Born in Viet Nam on August 2, 1907, Le Pho had a cosmopolitan background even as a young art student. He first studied at the Ecole des Beaux-Arts of Hanoi for five years from 1925 to 1930, and then at the Ecole des Beaux-Arts in Paris during the following two years. In 1933 on his return to Hanoi he was appointed professor in the Hanoi Ecole des Beaux-Arts, a post that he held from 1933 to 1936. While studying in Paris he had the good fortune of being a student of Victor Tardieu, who during his art student days had been a friend and companion of Matisse.
Le Pho’s professorship in Hanoi came to an end when he was sent back to Paris in 1937 as a delegate to the International Exposition in Paris and served also as a member of the jury of this Exposition. Since that time, Le Pho remained a resident of Paris. His first one-man show there in 1938 was the first step toward his subsequent active and important painting career in Europe. In recent years he had numerous one-man shows in Paris, Nice, Lyon, Strasbourg, Nantes, Rouen, Brest, Algiers, Casablanca, Brussels, Caracas and Buenos Aires, as well as in New York and San Francisco. Also he served as artistic advisor to the Embassy of Viet Nam in Paris; had been a prizewinner in the International Exhibition of Beaux-Arts of Saigon; and had become an annual exhibitor at the Salon d’Automne and the Salon des Indépendants in Paris.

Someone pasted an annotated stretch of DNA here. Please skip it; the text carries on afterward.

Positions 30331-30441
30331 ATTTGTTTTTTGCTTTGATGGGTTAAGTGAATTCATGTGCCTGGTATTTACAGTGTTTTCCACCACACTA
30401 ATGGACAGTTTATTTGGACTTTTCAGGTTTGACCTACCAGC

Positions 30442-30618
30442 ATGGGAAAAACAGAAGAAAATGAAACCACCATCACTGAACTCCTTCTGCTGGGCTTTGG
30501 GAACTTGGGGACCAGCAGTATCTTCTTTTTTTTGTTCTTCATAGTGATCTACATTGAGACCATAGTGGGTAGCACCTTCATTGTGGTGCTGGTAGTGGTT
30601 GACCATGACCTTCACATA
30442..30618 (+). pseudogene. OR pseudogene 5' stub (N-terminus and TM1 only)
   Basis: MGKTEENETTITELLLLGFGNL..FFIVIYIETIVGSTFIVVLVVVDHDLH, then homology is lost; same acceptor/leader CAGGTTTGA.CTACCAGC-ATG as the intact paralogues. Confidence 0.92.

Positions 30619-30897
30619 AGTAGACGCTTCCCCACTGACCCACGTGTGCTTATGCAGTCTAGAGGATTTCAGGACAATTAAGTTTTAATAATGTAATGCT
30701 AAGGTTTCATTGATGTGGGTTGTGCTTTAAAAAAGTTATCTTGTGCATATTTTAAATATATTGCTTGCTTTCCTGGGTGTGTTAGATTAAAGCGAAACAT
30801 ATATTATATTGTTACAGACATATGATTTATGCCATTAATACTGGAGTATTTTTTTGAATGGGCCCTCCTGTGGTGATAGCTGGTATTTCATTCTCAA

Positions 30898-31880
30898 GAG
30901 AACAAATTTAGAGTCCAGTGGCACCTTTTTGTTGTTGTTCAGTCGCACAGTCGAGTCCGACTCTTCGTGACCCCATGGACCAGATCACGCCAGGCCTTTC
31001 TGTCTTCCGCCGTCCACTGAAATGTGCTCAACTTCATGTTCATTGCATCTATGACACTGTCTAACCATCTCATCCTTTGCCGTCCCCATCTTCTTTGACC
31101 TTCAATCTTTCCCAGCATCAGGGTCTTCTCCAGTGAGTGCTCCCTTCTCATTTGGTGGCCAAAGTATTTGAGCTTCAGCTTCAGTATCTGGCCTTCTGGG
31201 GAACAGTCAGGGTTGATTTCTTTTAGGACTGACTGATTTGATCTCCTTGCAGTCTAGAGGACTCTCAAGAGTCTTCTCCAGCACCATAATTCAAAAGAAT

Le Pho’s work has a distinctive elegance, along with imagination and artistry, which immediately suggests a background of culture and taste. Consequently, one is not surprised to learn that Le Pho was the son of the Viceroy of Tonkin (Viet Nam) and that his first one-man show in Paris was considered sufficiently important to be sponsored by the Embassy of Indo-China.
The sensitive, subtle beautiful paintings by Vietnamese artist, Le Pho are a fascinating blending of Oriental artistry with influences of contemporary Western art. For the most part this artist specialized in semi-Impressionist studies of flowers and figures and handled them with delicacy and an unusually fluid transparency of color. In his early years, Le Pho preferred painting on silk instead of canvas, and to do so, developed a technique all his own. He then painted on canvas, and even on this sturdier material he achieved great richness and a completely unique surface texture, which suggests the delicacy of the silk formerly used.
His paintings are in the permanent collection of the Musée d’Art Moderne of Paris as well as in the collections of numerous French museums outside Paris.
Viet Nam Museum of Fine Arts
Oklahoma Arts Center
Singapore Art Museum
Musée d’Art Moderne, Paris